Gov. Talal Barazi of the central province of Homs, which includes Palmyra, said IS fighters have abducted men and “might have committed massacres.” He added that about 1,400 families fled the town of 65,000 before IS halted the exodus Thursday.
Hamza said most of those who left are regime supporters, including a clan from the neighboring Deir el-Zour province that had been based in Palmyra to help defend the government.
The Britain-based Syrian Observatory for Human Rights and al-Talawy said the next target for IS appears to be the Tayfour air base near Palmyra, where many government troops had retreated. They said the militants were moving reinforcements to the area.
Activists al-Talawy and al-Khatib said IS had also captured the phosphate mines at Khunayfis, near Palmyra.
The town of Husseiba in Iraq’s Anbar province had fallen overnight to IS forces when police and tribal fighters withdrew after running out of ammunition, said al-Fahdawi, the tribal leader.
“We have not received any assistance from the government. Our men fought to the last bullet and several of them were killed,” he told the AP in a telephone interview.
Husseiba is about 7 kilometers (4 miles) east of Ramadi, where IS militants routed Iraqi forces in their most significant advance in nearly a year.
Al-Fahdawi said that with the fall of Husseiba, the militants have moved closer to the strategic Habbaniyah military base, which is still held by Iraqi forces.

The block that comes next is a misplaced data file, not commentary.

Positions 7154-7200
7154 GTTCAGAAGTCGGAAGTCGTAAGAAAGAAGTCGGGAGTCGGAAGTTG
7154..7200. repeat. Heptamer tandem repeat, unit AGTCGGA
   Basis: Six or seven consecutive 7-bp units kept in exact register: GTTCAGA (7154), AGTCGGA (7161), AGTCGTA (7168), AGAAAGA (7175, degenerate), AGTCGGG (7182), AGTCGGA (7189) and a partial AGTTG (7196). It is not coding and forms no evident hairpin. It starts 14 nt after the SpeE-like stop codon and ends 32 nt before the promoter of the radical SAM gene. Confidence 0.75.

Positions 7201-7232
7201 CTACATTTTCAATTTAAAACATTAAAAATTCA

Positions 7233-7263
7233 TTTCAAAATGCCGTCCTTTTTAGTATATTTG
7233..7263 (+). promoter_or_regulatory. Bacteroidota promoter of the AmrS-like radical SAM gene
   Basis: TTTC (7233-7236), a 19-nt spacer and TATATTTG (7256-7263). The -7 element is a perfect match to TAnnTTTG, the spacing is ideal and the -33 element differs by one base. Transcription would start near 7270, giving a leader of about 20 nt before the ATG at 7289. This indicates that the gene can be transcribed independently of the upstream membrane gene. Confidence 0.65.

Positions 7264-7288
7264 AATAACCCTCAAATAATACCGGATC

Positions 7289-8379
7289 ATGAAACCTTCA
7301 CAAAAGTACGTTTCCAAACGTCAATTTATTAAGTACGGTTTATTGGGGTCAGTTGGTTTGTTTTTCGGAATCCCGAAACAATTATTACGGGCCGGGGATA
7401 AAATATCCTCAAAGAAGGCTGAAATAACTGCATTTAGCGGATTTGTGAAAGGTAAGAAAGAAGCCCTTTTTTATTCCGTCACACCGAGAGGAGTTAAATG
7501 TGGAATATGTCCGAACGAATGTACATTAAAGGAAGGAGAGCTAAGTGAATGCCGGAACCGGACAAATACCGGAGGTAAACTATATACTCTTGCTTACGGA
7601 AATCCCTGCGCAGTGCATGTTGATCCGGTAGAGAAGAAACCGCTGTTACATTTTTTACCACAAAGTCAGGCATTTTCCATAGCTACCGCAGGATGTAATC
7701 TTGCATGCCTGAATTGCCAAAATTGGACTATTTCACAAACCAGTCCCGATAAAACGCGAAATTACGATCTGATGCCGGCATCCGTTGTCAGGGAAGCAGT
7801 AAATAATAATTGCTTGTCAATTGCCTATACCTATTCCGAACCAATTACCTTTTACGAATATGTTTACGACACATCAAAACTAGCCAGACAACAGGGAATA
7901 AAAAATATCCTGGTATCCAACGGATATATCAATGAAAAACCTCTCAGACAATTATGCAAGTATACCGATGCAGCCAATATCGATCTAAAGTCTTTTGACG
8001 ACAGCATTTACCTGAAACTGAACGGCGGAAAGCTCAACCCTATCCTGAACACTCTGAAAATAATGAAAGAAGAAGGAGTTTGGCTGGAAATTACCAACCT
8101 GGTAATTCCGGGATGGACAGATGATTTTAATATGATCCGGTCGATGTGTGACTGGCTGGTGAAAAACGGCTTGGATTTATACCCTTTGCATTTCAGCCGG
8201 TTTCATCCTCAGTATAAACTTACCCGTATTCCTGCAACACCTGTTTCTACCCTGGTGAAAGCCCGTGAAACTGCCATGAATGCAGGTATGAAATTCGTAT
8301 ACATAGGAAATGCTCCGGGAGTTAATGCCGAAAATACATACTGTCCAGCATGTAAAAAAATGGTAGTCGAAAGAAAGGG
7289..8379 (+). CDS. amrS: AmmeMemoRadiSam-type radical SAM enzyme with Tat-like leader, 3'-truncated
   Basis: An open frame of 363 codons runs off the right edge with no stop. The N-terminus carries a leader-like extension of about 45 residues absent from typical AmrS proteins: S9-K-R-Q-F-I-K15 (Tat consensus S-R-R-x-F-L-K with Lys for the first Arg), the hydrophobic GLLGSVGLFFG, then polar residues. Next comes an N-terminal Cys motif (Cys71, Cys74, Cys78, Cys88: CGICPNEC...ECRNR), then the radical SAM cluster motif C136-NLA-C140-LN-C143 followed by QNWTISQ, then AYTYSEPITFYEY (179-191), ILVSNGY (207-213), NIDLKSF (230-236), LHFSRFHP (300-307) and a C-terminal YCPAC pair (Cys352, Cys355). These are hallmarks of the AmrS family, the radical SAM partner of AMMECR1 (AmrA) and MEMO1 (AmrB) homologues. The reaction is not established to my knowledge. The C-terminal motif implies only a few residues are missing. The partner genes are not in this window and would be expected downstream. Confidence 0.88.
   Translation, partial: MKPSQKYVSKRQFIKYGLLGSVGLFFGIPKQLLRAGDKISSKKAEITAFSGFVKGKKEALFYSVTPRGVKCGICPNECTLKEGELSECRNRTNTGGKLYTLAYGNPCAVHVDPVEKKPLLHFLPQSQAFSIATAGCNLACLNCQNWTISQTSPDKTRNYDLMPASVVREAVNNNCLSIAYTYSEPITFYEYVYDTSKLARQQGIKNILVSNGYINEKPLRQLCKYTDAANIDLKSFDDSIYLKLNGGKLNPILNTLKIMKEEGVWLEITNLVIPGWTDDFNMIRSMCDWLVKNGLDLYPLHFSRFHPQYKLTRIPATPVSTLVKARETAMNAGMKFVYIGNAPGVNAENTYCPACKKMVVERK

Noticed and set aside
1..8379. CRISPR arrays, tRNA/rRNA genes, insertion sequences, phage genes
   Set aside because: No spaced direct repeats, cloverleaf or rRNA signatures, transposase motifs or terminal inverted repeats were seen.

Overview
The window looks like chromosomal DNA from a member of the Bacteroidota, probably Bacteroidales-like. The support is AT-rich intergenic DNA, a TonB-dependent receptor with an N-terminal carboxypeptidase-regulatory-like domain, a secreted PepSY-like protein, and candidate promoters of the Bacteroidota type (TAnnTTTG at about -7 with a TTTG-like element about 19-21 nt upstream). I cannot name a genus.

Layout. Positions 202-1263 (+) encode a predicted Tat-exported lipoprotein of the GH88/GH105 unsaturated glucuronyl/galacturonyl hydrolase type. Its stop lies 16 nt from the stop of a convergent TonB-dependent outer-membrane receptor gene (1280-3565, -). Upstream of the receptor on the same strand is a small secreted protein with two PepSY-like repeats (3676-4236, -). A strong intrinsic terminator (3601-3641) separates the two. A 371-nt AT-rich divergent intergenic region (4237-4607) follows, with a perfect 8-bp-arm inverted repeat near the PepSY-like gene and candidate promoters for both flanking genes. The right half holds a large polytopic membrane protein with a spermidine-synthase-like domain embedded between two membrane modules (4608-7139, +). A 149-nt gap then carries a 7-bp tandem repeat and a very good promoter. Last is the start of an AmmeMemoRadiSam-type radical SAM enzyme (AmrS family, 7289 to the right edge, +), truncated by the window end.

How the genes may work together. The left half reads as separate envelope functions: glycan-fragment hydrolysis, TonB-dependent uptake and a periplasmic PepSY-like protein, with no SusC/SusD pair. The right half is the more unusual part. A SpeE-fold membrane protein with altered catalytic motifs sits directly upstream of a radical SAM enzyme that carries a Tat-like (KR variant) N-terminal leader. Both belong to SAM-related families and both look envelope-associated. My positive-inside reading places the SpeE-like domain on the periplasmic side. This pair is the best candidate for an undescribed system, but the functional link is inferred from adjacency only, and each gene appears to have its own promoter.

The U.N. World Food Program said it is rushing food assistance into Anbar province to help tens of thousands of residents who have fled the latest fighting.
About 25,000 people received emergency food assistance Thursday, and supplies for an additional 15,000 displaced people were en route to another area near the militant-held city of Fallujah, the WFP said.
The Iraqi government plans to launch a counteroffensive in Anbar involving Iranian-backed Shiite militias, which have played a key role in pushing back IS militants elsewhere in the country. The presence of the militias could fuel sectarian tensions in the overwhelmingly Sunni province, where anger and mistrust toward the Shiite-led government runs deep.
In Washington, U.S. defense officials said Iran has entered the fight to retake a major Iraqi oil refinery in Beiji from IS militants, contributing small numbers of troops — including some operating artillery and other heavy weapons — in support of advancing Iraqi ground forces.
Two U.S. defense officials said Iranian forces have taken a significant offensive role in the Beiji operation in recent days, in conjunction with Iraqi Shiite militia. The officials were not authorized to discuss the matter publicly and spoke on condition of anonymity.
Iran’s role in Iraq is a major complicating factor for the U.S. as it searches for the most effective approach to countering the Islamic State group. U.S. officials have said they do not oppose contributions from Iran-supported Iraqi Shiite militias as long as they operate under the command and control of the Iraqi government.
The U.S. has been leading a coalition that has been conducting airstrikes against IS militants in Iraq and Syria.
Associated Press writers Sameer N. Yacoub in Baghdad, Robert Burns in Washington and Cara Anna at the United Nations contributed to this report.